I also wonder who the little guy in the picture might have been.
Saturday, April 14, 2012
In 1915, this postcard was sent to Mr. and Mrs. M.J. Rohrer, of Grass Lake, Michigan from Henry and Orpha (no last name). The picture on the front of the postcard shows the very large, now green, house on East Grand River, known as the Kennedy house. Over the last 10 or so years, the owners of this house have been bringing it back to its glory days, and it appears it will always be a work in progress. The house just to its east (center of photo) no longer stands.
Friday, April 13, 2012
Here is another iconic picture of early Fowlerville -- it is the wooden church used by the Methodist until 1916, when a new brick building, which still stands at the southeast corner of South Second and Church streets, was built. From reading various articles, this wooden building was relocated to somewhere possibly on North Collins street. I have gone looking to see if I could identify if it is still there, but had no luck.
Thursday, April 12, 2012
One of the iconic pictures of early Fowlerville came from a postcard printed in the early 1900s. Every now and again one of these postcards will show up on eBay, which is where a local resident obtained this one from.
The front of the postcard shows a picture of Grand Avenue, looking north, at about where Church street is. The Lockwood hotel would be at the right side of the photograph, which still stands, but all of the buildings at the left side of the picture no longer exist. As time went along, those buildings were removed and now Curtis Grocery uses this area as a parking lot.
The back of this postcard has a cancelled 1-cent stamp at the upper right hand corner, and at the lower left hand corner, it is shown that the card was printed by the Standard Press. The Fowlerville Standard was a competing newspaper with The Fowlerville Review. The Standard lasted only a few years, including at least through the next year when extensive coverage and pictures were shown in the newspaper of the tornado that swept through the town.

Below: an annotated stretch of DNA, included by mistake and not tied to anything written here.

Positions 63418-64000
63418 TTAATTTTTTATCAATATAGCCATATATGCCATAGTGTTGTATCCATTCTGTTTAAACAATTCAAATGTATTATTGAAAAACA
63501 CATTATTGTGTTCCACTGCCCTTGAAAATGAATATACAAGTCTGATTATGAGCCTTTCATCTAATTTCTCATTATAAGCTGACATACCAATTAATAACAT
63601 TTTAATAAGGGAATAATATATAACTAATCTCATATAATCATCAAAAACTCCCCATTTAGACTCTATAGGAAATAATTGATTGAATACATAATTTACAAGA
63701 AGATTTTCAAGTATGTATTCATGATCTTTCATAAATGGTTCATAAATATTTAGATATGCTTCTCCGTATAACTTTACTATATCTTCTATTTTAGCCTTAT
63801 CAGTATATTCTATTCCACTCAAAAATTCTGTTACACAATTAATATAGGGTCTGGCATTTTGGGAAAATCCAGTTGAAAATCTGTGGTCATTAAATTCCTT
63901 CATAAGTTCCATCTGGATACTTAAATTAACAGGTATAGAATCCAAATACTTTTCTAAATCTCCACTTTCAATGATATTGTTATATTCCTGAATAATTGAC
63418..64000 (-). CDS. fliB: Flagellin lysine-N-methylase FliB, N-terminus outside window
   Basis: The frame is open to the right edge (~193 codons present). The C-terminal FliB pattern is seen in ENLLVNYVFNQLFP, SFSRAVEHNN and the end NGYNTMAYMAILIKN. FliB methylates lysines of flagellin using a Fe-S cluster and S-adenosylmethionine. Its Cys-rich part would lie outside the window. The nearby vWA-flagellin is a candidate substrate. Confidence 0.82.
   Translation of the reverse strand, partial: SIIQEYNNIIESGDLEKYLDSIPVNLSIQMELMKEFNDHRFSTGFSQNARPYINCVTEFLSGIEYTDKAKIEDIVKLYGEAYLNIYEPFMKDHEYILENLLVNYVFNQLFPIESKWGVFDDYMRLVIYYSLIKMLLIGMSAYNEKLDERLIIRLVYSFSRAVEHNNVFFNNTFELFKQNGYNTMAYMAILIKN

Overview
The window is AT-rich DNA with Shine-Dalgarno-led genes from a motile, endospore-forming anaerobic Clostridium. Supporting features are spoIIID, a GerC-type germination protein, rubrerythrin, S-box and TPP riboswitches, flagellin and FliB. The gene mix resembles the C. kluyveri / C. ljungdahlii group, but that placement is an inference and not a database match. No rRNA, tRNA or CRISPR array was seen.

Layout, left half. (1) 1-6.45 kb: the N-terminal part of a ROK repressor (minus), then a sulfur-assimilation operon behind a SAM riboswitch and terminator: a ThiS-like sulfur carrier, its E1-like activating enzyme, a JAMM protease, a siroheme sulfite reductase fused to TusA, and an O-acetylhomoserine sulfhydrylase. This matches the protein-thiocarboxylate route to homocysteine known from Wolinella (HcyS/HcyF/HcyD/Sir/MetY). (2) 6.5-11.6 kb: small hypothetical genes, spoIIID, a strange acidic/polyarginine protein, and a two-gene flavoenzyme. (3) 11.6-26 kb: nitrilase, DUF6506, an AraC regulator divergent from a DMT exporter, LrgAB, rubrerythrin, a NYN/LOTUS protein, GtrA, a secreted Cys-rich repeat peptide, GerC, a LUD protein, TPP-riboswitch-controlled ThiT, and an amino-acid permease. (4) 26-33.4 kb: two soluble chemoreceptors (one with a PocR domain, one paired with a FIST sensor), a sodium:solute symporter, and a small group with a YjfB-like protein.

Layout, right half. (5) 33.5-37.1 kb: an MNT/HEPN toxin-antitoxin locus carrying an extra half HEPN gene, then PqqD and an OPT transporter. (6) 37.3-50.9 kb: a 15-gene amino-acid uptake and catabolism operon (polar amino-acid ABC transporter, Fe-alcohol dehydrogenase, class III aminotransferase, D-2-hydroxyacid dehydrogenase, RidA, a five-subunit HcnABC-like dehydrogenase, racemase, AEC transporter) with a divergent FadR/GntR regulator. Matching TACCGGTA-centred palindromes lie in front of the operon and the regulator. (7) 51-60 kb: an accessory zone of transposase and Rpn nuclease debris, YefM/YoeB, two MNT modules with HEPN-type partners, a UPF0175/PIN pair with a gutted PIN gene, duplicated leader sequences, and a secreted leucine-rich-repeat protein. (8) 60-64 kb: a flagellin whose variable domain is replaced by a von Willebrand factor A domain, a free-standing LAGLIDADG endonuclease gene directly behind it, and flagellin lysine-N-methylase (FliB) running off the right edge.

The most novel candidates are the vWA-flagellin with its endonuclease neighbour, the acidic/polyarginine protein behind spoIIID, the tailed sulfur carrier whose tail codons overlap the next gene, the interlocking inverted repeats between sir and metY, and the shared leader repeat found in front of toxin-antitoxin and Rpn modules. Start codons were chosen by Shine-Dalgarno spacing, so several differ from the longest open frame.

But, back to this card. I wonder who Master Jay Thorburn was and did he actually get this postcard? With no note?
Wednesday, April 11, 2012
Here is another postcard -- it is indicated as coming from Fowlerville, but the printing at the bottom left corner on the back of the card shows "Made in Germany." Curious . . . did it come from Fowlerville or did someone send it from Germany to Mr. Carl Andersson in Fowlerville, Michigan?
Tuesday, April 10, 2012
As I had the opportunity to look over the memoriabilia offered for photography by a local resident, it was fun to check out the pail shown above. There may have been a variety of sizes given out by the hardware store, as this one seemed a little smaller than the one displayed last summer.
If you search on Sidell, you can find a number of posts regarding the hardware store as well as the fur trading post they had in the northeast block. A couple of years ago, the old wooden building behind the storefronts on East Grand River was torn down and I kept a running progress of the demolition. During that demolition, a fur-stripping implement was found, which is now in the historical collection.
Monday, April 9, 2012
We are getting closer! This is the book cover for the biography and writings of G.L. Adams, editor and publisher of The Fowlerville Review from 1874-1929. I am getting so excited to have the finished product in hand. Of course, you will be the first to know!